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Chapter 25 : Suggested Future Research and Unanswered Questions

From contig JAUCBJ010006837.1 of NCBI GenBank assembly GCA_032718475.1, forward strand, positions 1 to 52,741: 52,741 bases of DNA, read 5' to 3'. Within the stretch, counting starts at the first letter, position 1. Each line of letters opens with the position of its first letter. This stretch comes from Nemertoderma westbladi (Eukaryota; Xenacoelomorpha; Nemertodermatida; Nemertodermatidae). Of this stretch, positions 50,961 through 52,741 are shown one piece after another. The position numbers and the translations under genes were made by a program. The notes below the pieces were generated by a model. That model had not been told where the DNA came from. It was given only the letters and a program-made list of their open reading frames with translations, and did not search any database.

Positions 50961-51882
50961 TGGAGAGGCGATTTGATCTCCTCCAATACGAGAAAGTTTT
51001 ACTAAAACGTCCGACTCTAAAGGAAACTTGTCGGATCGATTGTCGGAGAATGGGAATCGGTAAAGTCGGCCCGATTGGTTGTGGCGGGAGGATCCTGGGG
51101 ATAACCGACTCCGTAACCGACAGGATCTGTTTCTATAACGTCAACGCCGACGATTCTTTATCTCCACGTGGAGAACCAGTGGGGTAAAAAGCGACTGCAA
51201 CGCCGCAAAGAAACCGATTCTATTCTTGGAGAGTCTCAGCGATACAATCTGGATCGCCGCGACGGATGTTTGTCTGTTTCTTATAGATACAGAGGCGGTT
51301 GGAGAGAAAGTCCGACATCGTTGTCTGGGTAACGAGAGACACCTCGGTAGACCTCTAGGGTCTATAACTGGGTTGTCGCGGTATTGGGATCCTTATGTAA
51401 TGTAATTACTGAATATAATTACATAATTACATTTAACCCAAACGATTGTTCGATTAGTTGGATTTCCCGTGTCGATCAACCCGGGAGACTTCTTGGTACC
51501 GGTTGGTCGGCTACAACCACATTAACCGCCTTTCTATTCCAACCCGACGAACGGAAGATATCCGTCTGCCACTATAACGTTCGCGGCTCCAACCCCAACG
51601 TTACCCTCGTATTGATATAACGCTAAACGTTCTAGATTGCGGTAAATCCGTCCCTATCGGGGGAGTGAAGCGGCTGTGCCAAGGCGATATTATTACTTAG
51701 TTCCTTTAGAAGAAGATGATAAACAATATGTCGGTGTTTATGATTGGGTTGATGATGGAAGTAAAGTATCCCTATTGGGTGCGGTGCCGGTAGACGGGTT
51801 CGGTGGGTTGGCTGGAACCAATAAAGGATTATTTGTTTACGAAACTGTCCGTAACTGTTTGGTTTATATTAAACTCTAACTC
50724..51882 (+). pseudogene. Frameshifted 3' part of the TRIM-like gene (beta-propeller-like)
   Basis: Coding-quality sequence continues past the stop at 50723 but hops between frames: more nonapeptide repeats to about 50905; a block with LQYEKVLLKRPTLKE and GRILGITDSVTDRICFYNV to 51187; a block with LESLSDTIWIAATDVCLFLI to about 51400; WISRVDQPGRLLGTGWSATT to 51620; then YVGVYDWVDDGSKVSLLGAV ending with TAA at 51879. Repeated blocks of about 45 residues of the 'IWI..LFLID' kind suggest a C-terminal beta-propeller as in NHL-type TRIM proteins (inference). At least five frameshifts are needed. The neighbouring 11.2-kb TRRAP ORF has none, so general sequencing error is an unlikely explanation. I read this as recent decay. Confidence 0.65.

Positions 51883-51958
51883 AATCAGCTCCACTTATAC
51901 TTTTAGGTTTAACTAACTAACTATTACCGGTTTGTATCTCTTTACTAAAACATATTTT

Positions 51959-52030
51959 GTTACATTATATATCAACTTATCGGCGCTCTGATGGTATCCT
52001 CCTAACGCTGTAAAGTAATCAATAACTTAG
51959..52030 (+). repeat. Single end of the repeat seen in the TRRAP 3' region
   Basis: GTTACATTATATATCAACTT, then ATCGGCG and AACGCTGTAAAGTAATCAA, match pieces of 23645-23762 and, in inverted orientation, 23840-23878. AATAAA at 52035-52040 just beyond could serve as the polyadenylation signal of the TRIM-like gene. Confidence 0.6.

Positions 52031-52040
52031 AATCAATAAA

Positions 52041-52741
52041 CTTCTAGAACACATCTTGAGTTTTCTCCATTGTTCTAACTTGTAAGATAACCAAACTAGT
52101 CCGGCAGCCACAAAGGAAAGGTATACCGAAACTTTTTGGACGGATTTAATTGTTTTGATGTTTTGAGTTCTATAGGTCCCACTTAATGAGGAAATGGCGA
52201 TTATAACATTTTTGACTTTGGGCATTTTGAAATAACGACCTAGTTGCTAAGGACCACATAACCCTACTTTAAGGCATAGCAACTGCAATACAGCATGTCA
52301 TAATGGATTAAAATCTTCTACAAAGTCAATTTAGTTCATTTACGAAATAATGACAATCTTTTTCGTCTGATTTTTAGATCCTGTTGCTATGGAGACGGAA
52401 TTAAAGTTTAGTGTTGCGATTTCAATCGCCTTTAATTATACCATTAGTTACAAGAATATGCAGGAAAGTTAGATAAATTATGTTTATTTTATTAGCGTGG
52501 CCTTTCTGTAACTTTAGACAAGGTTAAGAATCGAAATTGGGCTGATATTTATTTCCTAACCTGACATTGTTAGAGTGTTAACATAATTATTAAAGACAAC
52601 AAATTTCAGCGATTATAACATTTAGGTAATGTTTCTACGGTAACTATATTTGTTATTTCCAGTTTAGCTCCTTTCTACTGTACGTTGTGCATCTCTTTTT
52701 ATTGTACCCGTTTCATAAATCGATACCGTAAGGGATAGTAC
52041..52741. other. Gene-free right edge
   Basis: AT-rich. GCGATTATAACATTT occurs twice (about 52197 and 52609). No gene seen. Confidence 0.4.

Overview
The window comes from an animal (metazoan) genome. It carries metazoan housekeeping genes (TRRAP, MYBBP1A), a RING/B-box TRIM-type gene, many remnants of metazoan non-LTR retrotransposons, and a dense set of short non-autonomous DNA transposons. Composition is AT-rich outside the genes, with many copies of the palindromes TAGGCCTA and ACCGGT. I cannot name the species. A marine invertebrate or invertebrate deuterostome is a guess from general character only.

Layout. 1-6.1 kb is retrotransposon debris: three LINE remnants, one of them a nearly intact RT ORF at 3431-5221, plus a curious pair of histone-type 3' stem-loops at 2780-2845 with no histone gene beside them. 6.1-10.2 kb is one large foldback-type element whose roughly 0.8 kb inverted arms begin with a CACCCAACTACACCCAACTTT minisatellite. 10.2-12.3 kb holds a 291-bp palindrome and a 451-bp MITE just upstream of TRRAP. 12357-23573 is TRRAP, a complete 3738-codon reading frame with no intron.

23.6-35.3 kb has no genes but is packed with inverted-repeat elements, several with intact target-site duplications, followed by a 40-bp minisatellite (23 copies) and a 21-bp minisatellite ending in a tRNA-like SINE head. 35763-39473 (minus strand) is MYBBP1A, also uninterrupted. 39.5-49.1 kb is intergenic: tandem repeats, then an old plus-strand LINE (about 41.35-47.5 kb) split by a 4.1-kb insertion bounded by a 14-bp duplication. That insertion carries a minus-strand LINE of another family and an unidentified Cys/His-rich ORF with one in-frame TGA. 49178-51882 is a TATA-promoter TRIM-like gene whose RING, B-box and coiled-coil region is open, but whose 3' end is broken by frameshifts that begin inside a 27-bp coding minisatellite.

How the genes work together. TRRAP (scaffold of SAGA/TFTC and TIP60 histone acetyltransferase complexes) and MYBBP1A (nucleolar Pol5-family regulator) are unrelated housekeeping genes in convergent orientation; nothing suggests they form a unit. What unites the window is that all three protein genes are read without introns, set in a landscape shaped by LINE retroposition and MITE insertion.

This section contains five parts. Part I talks about the host response and its implications; part II suggests research on the bacillus; part III suggests research on prophylactic vaccines and immunotherapy; part IV deals with development of new drugs for the treatment and prevention of tuberculosis; and part V provides sources of additional information. The cells participating in tuberculous lesions show a heterogeneity of functions, even among cells of identical appearance. The cytokines and cytokine receptors that are involved in the immune response within different organs should be identified by molecular biology techniques. Both DTH and CMI are mediated by Th1 lymphocytes and their cytokines. Tissue necrosis in clinical tuberculosis could be reduced by vaccines that cause little or no sensitivity to tuberculin. In rabbits, guinea pigs, and humans, microvascular thrombosis causes much of the tissue damage found in tuberculosis. Polymorphonuclear leukocytes (PMN) (neutrophils in humans, mice, and guinea pigs, but eosinophilic heterophils in rabbits) are common near solid and liquefied caseum. The prevention of clinical tuberculosis by a more effective vaccine than currently available BCG vaccines would be the most efficient way to reduce the incidence of this disease in the world. Immunotherapy should be pursued more extensively, because it would be of great benefit in treating multidrug-resistant tuberculosis, and because it could shorten the treatment of drug-susceptible tuberculosis.